You May Also Like:
Oct 17, 2011
Day 20 of the 40 Days for Life Blogathon
Guest post from Nate, one of my amazing progressive friend studying history at Bowling Green State University:
"First, an e-shout-out to Ashley for protesting in style with this 40 day blog.
So, the subject of abortion and reproductive rights isn’t something that I would naturally discuss. I’m not particularly involved in the movement, nor am I as educated about it as I should be. These are the reasons that, when assigned to read an oral history for a class in my M.A. program, I chose Creating Choice: A Community Responds to the Need for Abortion and Birth Control, 1961-1973 by David P. Cline. As fate would have it, Ashley was looking for guest writers for her blog and I responded by offering to review this book.
With that said, I’m not so sure that a review is the best I could offer. I thought about describing the people in Cline’s work, like Jean, who became pregnant during her freshman year in college in 1966 when both abortion and birth control were illegal. On her search for options, she stumbled upon a suspicious black market adoption network before settling for an abortion in a makeshift clinic in the Harlem projects. Carol, a married mother of three who could not support a fourth child, became pregnant during a time when birth control – including via vasectomy – was illegal in Connecticut. She found her abortion in Puerto Rico in a house that doubled as a clinic. Susan barely survived after hemorrhaging during her trip home from having an abortion in New Jersey. When she recovered, her doctor called her a whore and finally provided her with birth control pills because he claimed that no honest man would want her anymore. Nancy also experienced hemorrhaging during her abortion. She became pregnant by her boyfriend, William, in 1970. Neither were ready for parenthood as young college students. Enrolled in a pre-med program, William had some knowledge of anatomy and had researched abortion methods. Having no other recourse, Nancy submitted to the idea. The procedure failed. Nancy died. William went to jail.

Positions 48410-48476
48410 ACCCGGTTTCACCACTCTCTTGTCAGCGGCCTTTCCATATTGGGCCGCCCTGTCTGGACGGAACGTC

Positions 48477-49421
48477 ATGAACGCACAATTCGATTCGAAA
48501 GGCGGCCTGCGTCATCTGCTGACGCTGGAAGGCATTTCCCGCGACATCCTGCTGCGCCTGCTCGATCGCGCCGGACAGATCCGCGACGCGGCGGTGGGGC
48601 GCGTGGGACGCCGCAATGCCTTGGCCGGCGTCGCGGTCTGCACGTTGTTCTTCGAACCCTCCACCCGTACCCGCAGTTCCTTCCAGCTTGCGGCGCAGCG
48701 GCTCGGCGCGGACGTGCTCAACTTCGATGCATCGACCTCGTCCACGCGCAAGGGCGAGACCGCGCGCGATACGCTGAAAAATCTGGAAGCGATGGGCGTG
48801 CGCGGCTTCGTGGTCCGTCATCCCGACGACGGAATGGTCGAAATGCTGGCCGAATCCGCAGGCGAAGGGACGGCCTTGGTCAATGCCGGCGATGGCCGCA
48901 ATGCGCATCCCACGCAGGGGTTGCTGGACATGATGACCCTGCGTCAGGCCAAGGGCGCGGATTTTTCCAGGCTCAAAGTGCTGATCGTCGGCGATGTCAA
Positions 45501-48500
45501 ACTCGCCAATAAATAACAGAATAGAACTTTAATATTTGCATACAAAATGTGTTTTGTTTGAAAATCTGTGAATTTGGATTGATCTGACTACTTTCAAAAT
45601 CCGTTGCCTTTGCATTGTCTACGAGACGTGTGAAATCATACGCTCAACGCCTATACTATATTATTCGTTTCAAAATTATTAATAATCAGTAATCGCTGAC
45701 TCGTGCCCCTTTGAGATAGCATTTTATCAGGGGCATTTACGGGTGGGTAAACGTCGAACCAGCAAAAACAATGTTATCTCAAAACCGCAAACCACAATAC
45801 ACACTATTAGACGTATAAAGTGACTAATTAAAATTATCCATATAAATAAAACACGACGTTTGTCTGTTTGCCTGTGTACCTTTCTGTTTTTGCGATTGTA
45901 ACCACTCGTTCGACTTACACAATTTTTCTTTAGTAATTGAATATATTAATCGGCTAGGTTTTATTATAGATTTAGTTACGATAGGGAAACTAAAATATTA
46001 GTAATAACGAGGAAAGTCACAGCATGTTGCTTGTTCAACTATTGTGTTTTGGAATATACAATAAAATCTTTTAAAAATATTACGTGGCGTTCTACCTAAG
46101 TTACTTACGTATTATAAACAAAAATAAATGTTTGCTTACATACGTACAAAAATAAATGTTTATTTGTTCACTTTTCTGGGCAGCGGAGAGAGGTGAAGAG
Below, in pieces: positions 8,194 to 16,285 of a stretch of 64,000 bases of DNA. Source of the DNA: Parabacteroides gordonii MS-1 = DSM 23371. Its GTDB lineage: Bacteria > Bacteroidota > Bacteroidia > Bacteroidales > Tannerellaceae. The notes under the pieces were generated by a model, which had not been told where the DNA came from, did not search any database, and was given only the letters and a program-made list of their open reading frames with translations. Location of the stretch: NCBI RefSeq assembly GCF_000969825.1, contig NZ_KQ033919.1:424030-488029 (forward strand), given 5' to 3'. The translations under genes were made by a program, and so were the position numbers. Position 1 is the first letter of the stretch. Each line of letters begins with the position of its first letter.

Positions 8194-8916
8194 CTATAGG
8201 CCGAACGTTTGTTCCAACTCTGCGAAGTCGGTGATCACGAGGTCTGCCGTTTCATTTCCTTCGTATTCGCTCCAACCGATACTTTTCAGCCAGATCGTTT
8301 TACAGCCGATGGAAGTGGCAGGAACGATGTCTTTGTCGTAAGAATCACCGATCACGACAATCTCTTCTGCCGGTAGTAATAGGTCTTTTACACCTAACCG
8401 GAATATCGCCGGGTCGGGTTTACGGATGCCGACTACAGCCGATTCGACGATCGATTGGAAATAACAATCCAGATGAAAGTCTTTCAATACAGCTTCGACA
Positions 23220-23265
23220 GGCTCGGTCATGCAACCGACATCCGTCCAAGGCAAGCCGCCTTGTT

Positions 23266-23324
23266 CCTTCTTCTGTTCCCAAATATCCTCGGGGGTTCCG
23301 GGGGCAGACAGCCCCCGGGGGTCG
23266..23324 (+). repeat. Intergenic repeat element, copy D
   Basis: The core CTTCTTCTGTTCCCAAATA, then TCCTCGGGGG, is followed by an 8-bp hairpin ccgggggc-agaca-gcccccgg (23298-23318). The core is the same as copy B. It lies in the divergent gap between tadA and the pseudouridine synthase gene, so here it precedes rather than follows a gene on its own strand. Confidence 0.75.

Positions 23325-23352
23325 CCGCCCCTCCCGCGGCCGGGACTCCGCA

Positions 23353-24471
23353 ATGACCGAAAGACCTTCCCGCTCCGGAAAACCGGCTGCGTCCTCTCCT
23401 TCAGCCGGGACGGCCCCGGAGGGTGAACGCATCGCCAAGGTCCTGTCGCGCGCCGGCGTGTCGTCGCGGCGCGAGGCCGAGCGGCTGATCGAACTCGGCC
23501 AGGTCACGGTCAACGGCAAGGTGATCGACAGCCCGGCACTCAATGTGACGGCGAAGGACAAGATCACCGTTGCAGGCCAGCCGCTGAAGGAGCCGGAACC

During this time, women risked everything they had because society placed no importance on sexual education or reproductive options. More succinctly, society actively denied a woman’s right to control her own body.
The details of these stories aren’t unique. The real impact upon reading Cline’s book is not the specifics he lists but rather the sheer number of these stories that he reveals. In each account, these women reference a vast network of people involved in the struggle for reproductive rights. The other 75% of the book that I haven’t even mentioned yet consists of medical professionals, clergy, and advocates who affirm that support system and consider themselves members of it.
You know what’s really fascinating? Not one of these people regrets being involved. Not one of them. Most of them are still fighting and speaking out. Every time they talk, someone else is informed and the network grows.
So, while the fight is still roaring and we still deal with regressive backlash like the Heartbeat Bill, know that history shows that the reproductive rights movement, and the women’s rights movement overall, has grown exponentially and will continue growing as long as women keep talking and keep sharing their stories."